National Anthems

I have divided loyalties when it comes to football.  I’m half-Scottish, married to a Welshman. My first team is Wales and my second team is Scotland.  When I was growing up nobody in my family was interested in sport, except for my Scottish grandpapa.  His first team was Scotland and his second team was whoever was playing against England – especially if they beat them.

I’m not in that camp. I’ve lived in England all my life but I would always call myself British, not English.  However, this incarnation of the English football team has completely won me over. They play for each other, they play as a team, they are modest in victory and resilient in defeat.

I have watched most of the matches in this tournament, and as a choir leader I probably pay more attention to the singing of the anthems than most viewers.  I love some powerful group singing, and I think it says something about a team when they all know the words and sing their anthem confidently.  At the beginning of the tournament I was sure I could see a correlation between strong singing and strong performance on the pitch.  

The Welsh football team sing as loud and proudly as their rugby counterparts, and they played well – to start with.  The Italians are also very good at singing their anthem – which looked and sounded so rousing I had to look it up.

Brothers of Italy, it starts, Italy has awoken… It finishes off with them declaring – twice – that they are ready to die for Italy.

Allons, enfants de la patrie, sing the French.  Come on, children of our homeland, the day of glory is here!

Land of my fathers, land of warriors, poets and singers, great people who have shed their blood for freedom… Land! Land! I am true to my land.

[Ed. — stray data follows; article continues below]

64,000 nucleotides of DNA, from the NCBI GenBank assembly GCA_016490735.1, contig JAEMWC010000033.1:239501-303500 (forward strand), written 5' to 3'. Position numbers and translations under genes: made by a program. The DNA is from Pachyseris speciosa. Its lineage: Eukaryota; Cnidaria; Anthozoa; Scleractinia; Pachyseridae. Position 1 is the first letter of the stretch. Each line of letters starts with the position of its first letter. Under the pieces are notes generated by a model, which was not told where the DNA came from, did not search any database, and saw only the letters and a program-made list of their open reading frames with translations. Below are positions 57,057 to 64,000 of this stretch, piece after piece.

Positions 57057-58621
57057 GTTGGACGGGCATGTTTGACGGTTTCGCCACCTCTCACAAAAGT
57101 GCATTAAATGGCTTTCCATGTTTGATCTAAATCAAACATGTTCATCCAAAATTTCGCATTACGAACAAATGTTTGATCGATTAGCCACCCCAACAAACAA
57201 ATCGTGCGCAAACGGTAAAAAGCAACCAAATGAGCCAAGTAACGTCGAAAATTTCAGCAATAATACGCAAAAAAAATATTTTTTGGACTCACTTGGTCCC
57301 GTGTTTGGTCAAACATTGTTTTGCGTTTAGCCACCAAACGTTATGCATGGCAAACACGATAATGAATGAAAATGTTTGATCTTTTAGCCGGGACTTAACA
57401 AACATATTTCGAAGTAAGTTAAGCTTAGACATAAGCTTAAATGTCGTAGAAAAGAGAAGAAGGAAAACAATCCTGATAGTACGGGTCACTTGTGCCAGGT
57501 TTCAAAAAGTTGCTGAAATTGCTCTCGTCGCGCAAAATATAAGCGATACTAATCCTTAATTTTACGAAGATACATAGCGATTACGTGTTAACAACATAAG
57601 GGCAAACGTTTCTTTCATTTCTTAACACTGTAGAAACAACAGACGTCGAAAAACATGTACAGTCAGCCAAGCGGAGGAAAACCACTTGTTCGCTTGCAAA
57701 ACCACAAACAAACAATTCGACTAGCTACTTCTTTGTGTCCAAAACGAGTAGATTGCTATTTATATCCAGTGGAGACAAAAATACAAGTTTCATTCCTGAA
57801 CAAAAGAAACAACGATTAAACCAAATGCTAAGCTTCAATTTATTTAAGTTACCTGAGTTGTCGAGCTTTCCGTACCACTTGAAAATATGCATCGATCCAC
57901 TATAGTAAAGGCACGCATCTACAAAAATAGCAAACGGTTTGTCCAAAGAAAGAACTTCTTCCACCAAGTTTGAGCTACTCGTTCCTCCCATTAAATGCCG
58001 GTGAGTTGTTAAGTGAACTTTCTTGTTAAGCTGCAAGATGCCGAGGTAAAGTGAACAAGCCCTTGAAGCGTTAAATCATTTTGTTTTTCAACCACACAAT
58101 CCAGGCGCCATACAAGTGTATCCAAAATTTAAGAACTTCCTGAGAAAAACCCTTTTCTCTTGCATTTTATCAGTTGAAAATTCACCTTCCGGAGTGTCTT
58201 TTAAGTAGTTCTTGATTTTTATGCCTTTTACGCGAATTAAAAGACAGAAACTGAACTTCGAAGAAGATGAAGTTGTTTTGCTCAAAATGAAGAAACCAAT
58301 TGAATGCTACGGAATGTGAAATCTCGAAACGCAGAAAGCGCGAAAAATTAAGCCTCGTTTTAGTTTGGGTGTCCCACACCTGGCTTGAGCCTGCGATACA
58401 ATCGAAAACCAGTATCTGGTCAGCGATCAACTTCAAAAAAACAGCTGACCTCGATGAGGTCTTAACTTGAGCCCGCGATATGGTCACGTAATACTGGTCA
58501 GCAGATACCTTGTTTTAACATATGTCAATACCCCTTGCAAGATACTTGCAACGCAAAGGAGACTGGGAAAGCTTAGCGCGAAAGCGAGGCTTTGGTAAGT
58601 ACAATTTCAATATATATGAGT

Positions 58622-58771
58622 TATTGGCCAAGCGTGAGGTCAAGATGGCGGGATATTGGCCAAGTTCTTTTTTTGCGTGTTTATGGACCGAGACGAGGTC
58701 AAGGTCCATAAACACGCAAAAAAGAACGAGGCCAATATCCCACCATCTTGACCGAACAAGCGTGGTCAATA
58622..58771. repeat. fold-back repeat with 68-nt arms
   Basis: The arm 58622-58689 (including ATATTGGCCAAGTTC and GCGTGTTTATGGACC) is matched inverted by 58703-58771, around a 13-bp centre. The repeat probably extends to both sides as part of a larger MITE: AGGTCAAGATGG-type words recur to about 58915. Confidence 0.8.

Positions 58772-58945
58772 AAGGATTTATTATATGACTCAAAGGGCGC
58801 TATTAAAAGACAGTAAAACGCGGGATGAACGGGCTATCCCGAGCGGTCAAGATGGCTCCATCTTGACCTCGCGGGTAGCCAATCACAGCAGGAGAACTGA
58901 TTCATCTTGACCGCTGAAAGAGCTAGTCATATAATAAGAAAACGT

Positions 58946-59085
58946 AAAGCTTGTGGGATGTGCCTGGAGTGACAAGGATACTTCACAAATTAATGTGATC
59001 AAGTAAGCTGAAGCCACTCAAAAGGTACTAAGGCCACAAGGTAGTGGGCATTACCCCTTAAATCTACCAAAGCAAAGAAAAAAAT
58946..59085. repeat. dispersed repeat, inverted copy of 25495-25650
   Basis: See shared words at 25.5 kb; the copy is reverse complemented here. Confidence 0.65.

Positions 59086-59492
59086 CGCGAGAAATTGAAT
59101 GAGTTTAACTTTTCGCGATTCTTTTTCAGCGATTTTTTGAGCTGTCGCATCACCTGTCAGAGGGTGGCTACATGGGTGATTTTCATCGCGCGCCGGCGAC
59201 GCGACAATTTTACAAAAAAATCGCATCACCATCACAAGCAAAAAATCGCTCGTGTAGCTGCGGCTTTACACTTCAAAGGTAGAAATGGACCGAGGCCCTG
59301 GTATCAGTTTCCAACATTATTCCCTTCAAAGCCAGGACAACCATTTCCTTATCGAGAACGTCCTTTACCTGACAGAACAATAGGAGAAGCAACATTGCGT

There is a beautiful country, sing the Danes, where the beech trees spread wide by the salt eastern shores…  this is Freya’s hall, where ancient warriors rest.

I’m starting to see a pattern here. Most national anthems involve people singing about the land they inhabit, or about their links to past generations of the country, ancestors, heroes and warriors, inciting a feeling of camaraderie with other people of that nation.

Compared to that, the English have a rough deal.  I have a problem with England using the British national anthem as their own, since it should belong equally to the four home nations, but in addition to that it’s a poor anthem.

Instead of singing about their country, and a feeling of belonging to either a nation – a physical land, or an ideal – or a brotherhood, they are asking God to look after the queen. I’ve nothing against the queen, but the words of our national anthem don’t commit us to taking any action. We don’t commit ourselves to each other or our homeland, we just say a prayer for an old lady.  I wish they would sing Jerusalem instead – the old radical Blake’s words are stirring, and specifically about England, although I’d prefer something without religious affiliations.

Sadly, the correlation I observed didn’t last beyond the group stages.  Before their match with Denmark, Wales sang as well as ever.  Denmark didn’t sing particularly strongly and they won 4-0.  

Whatever the outcome on the field, singing a song together is one more way to pledge allegiance to your team and country. I wish England had a better tune and better words!